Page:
24 November 2014

Transvestite fish and male infertility

Kristian K writes:*

Superstition and misleading information regarding the Pill is abundant both from the obvious Catholic adversaries and extremist websites, but also in women’s magazines and protective parental blogs. “The Pill is a sensitive issue for many reasons” (My Girlfriend, 2014), and strong accusations against it including the risk of blood clogs, feminization of fish and male infertility only exacerbates this. To some extent such accusations do not come out of nowhere, but there is no clear evidence that the pill is the sole responsible factor. At best it is a contributor amongst many. However, this does not necessarily mean that the pill does not cause any environmental problems, only that we need to remain realistic regarding what we know and what we don’t.

The artificial hormone and EDC 17-alpha-ethinylestradiol (EE2) is a main component in female hormonal contraception. EE2 has been linked to for instance the feminization of fish, and has been found in damaging concentrations in freshwater American streams. Still, it remains unclear how large a responsibility can be ascribed to EE2 compared to other endocrine disruptors. A 2009 study found that feminization of fish could best be statistically explained by the presence of estrogen together with anti-androgens (used in for instance the treatment of cancers) or by anti-androgens alone.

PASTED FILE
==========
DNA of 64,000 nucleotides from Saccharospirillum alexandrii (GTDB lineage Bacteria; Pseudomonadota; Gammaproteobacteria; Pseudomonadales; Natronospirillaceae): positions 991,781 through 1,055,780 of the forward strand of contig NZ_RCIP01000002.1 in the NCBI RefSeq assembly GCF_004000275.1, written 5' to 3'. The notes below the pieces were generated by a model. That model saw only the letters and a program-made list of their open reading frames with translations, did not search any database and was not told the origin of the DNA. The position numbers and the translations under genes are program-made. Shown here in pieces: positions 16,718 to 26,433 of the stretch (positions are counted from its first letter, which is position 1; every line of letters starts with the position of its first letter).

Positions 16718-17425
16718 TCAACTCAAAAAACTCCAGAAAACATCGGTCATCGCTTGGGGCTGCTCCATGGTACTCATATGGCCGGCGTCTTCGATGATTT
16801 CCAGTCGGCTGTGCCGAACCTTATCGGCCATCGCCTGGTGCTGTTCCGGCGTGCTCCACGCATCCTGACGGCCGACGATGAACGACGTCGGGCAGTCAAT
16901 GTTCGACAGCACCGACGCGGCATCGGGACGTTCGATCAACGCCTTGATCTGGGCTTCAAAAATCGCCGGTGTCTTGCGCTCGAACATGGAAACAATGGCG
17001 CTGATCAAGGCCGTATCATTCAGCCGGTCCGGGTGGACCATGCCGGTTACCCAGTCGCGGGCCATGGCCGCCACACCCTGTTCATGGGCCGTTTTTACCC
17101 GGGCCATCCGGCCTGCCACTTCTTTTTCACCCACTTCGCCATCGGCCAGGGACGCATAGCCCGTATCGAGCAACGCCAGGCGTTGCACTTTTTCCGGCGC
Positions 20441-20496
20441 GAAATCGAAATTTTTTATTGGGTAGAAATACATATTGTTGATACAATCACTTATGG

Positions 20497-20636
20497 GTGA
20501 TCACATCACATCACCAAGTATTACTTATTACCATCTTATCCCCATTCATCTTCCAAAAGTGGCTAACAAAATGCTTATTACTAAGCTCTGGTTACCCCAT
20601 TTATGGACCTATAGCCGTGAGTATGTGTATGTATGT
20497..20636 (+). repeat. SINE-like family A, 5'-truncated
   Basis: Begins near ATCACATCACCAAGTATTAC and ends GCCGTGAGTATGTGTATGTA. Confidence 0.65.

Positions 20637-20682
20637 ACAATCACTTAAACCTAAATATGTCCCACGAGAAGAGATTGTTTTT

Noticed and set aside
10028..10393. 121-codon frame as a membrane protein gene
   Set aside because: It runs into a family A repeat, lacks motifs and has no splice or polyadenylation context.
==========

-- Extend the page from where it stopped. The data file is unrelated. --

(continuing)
Still, regardless of how large concentrations are in a given area, it has to be admitted that artificial estrogen, like other EDCs, can have severe adverse effects to animals and young humans. Therefore, a general solution should be found to limit the presence of EDCs, found in a variety of products, in waterways and the air. Another idea is to improve general water sanitation. This is difficult in places that do not have water sanitation already but it might be a possibility in places such as Europe or The US. In order to fund such a sanitation program, it might be possible to estimate the concentrations of the different EDCs in the water sources, and ascribe a fitting sanitation tax to the products, either at a consumer or producer level. We could also consider alternative contraceptives, for both males, females (and all in between).

Bottom Line: EDCs are a problem for the environment and we need a solution. Since birth control pills do contain EDCs, they should be considered as part of the discussion of how to mitigate adverse effects. As a man it seems almost hypocritical to ask women to use an alternative, since the idea of a temporary vasectomy or using the potential ‘male’ pill, does not sound particularly tempting to me. Still, surely there is a solution to this problem, but whether it should be found in alternative contraception methods or in better sanitation, begs the question. What do you think?

* Please comment on these posts from my microeconomics students, to help them with unclear analysis, other perspectives, data sources, etc.

The invisible problem of light

Līza L writes:*